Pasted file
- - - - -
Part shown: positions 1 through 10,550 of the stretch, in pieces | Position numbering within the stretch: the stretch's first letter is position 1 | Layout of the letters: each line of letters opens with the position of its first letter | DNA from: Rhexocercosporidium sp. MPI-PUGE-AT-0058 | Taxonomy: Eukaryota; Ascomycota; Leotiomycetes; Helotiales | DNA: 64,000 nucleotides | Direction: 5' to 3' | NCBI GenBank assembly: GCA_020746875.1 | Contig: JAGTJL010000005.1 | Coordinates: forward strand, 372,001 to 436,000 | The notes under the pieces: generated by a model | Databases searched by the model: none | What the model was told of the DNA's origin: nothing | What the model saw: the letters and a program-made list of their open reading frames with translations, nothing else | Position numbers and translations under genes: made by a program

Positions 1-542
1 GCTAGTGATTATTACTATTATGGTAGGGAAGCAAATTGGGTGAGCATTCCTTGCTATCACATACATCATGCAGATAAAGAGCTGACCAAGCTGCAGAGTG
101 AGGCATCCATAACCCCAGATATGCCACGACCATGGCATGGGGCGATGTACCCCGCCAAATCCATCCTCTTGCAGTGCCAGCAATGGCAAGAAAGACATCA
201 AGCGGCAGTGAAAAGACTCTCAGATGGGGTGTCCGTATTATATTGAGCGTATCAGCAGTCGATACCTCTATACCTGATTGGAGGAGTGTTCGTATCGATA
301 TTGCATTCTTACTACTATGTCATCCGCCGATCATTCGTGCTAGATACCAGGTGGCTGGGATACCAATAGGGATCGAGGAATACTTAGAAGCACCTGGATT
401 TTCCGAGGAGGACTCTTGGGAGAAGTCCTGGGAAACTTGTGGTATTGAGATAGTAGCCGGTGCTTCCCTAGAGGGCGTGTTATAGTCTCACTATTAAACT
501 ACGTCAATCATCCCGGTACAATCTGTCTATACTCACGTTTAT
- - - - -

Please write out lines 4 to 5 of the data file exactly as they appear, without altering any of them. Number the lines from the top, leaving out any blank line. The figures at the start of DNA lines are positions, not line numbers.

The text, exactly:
101 AGGCATCCATAACCCCAGATATGCCACGACCATGGCATGGGGCGATGTACCCCGCCAAATCCATCCTCTTGCAGTGCCAGCAATGGCAAGAAAGACATCA
201 AGCGGCAGTGAAAAGACTCTCAGATGGGGTGTCCGTATTATATTGAGCGTATCAGCAGTCGATACCTCTATACCTGATTGGAGGAGTGTTCGTATCGATA